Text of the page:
# Geometry Tutorial 1: Meshing a rectange

This simple tutorial will demonstrate how to build and mesh simple geometries from scratch.

## Contents

## Create and mesh a rectangle

Create the corner Points.

p1 = Point([0,0], 0.3); p2 = Point([1,0], 0.3); p3 = Point([1,1], 0.3); p4 = Point([0,1], 0.3);

Each Point consists of its coordinates, plus it *characteristic length*. The latter is a number, representing the maximum edge length near the point, in the final meshed geometry.

Next, create a Surface object and visualize it.

s = Surface('rectangle'); %create empty object s.add_curve(geo.line, p1, p2); %add first boundary segment s.add_curve(geo.line, p2, p3); %ditto for the remaining 3 s.add_curve(geo.line, p3, p4); s.add_curve(geo.line, p4, p1); clf; axis equal; s.plot('ko-'); %visualize surface axis([-0.5 1.5 -0.5 1.5]); %loosen axes to see properly.

Next, mesh the geometry using the gw (gmsh wrapper) class.

g = gw(s); %initialize the object with the surface [nodes, elements, surfaces] = g.mesh(); %creating and loading mesh

Warning: No periodic lines were detected. Please verify that this is appropriate for the geometry

For reference, let's plot the resulting mesh.

```
clf; axis equal;
triplot(elements', nodes(1,:), nodes(2,:))
```

Here, `nodes` and `elements` contain the coordinates of the mesh *nodes* (as doubles), and the *element* definitions (as integer indices of the corresponding nodes), respectively:

nodes(:, 1:5) elements(:, 1:5)

ans = 0 1.0000 1.0000 0 0.7500 1.0000 0 1.0000 0 1.0000 ans = 19 17 22 24 22 22 22 19 22 18 23 24 26 26 23

## Create and mesh a more complex geometry

This time, let's try some more advanced functionality:

- A smaller surface contained inside the larger one
- Different mesh densities
- Circle arcs
- Extracting nodes on meshed boundaries.

Let's begin. Our new geometry will again be a rectangle, with a triangular hole near the bottom-left corner. For that purpose, let us redefine our first point to have a smaller characteristic length. This will force the resulting mesh to be denser around this region.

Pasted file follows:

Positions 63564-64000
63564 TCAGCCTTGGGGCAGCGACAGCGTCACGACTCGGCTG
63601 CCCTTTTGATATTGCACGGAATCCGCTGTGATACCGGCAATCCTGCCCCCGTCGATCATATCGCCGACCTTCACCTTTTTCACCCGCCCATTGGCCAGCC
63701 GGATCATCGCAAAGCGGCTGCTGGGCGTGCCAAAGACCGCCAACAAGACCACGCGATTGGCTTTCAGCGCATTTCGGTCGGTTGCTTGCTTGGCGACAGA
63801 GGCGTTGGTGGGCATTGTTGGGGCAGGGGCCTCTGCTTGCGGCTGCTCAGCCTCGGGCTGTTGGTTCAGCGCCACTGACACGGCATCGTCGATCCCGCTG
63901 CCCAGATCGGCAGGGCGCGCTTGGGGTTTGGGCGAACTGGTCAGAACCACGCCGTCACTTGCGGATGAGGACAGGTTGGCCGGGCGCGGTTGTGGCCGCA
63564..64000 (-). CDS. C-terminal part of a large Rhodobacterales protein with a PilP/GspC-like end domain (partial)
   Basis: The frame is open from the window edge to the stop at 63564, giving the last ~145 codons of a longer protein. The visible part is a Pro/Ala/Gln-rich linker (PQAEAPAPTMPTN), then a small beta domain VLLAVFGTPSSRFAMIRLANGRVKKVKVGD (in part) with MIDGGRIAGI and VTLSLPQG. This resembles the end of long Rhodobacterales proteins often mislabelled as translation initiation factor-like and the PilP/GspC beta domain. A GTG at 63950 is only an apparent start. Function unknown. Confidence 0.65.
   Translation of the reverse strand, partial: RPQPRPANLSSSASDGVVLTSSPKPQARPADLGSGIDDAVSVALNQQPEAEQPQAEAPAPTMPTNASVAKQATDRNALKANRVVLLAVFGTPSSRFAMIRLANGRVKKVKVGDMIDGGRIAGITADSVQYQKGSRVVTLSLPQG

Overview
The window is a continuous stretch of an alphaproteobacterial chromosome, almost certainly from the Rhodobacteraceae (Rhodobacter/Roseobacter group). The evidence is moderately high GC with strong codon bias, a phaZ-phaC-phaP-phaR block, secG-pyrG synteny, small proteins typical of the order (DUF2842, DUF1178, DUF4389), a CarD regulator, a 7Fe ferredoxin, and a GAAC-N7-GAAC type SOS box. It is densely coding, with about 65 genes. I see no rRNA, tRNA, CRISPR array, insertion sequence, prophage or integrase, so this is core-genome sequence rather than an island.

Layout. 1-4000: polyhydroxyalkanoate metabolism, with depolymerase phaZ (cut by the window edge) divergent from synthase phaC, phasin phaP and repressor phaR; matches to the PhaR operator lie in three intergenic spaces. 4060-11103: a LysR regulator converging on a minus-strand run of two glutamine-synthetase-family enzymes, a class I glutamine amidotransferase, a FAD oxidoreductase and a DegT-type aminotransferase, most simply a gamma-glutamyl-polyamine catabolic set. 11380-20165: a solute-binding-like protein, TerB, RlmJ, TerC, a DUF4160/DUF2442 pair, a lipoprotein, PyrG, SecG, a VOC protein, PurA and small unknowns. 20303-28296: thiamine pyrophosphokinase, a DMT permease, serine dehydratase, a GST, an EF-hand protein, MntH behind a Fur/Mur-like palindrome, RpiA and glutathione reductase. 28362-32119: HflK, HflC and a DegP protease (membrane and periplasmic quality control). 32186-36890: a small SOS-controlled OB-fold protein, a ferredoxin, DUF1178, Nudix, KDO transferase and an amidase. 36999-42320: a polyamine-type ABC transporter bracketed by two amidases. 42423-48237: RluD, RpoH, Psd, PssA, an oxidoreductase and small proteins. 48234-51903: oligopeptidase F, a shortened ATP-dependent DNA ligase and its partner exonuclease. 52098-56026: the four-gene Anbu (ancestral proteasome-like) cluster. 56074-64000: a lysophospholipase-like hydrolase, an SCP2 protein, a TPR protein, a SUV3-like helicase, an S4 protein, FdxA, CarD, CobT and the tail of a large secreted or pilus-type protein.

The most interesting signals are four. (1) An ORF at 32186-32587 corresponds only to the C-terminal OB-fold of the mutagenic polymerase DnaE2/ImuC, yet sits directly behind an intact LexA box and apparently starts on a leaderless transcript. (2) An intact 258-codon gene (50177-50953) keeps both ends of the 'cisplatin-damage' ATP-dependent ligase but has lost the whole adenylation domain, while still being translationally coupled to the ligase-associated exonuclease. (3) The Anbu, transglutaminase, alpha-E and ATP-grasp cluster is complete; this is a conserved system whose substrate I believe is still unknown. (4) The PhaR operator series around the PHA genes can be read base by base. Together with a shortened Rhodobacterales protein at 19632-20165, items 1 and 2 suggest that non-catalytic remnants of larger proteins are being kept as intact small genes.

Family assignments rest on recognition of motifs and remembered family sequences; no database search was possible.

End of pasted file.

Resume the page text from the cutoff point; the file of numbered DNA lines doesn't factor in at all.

p1 = Point([0,0], 0.1);

Next, let's redefine our surface. While we're at it, let's demonstrate chaining several segment definitions together.

s = Surface('rectangle', ... geo.line, p1, p2, ... geo.line, p2, p3, 'right_boundary', ... geo.line, p3, p4, ... geo.line, p4, p1);

Additionally, as you can see the line Curve joining p2 and p3 has now been given the name 'right_boundary'.

Next, let's add a hole inside the geometry. We begin by defining three additional points:

ph1 = Point([0.2, 0.2], 0.05); ph2 = Point([0.4, 0.2], 0.05); ph3 = Point([0.2, 0.4], 0.05);

Then, we define the would-be hole with these points. The hole is a Surface with two straight boundaries plus one curved:

hole = Surface('hole'); %so-far empty hole.add_curve(geo.line, ph1, ph2); %straight line hole.add_curve(geo.arc, ph2, ph1, ph3); %an arc joining ph2 and ph3, centered at ph1 hole.add_curve(geo.line, ph3, ph1);

Now, let's visualize both together.

clf; axis([-0.5 1.5 -0.5 1.5]); axis equal; s.plot('ko-'); %visualize surface hole.plot('r-');

Now, add the hole to the larger surface:

s.add_curve(geo.hole, hole);

Next, the geometry is again meshed.

g = gw(s, hole); %initialize the object with the surface [nodes, elements, surfaces] = g.mesh(); %creating and loading mesh

Warning: No periodic lines were detected. Please verify that this is appropriate for the geometry

As can be seen, the surfaces object now contains both the surfaces and the named line:

surfaces.keys()

ans = 3×1 cell array {'right_boundary'} {'rectangle' } {'hole' }

Finally, let's visualize the mesh.

clf; hold on; axis([-0.5 1.5 -0.5 1.5]); axis equal; triplot(elements(:, surfaces.get('rectangle'))', nodes(1,:), nodes(2,:), 'b') triplot(elements(:, surfaces.get('hole'))', nodes(1,:), nodes(2,:), 'r')

To plot the boundary nodes, we note that they are actually defined by the boundary *edges*

bnd_edges = surfaces.get('right_boundary') plot( [nodes(1, bnd_edges(1,:)); nodes(1, bnd_edges(2,:))], ... [nodes(2, bnd_edges(1,:)); nodes(2, bnd_edges(2,:))], 'md-');

bnd_edges = 6 33 34 35 33 34 35 7

## What to do next

By now, you should have an idea of how the `EMDtool` toolbox handles geometries. Next, you'll create a simple geometry template for a switched reluctance motor, and how to fully utilize the toolbox functionality to make your model creation workflow as simple as possible.

But, while you're here, please take a second to fill this form. You'll help to develop the toolbox further, and can opt in to receive updates of its progress.

All done? Great - you can now head on to the Advanced Example.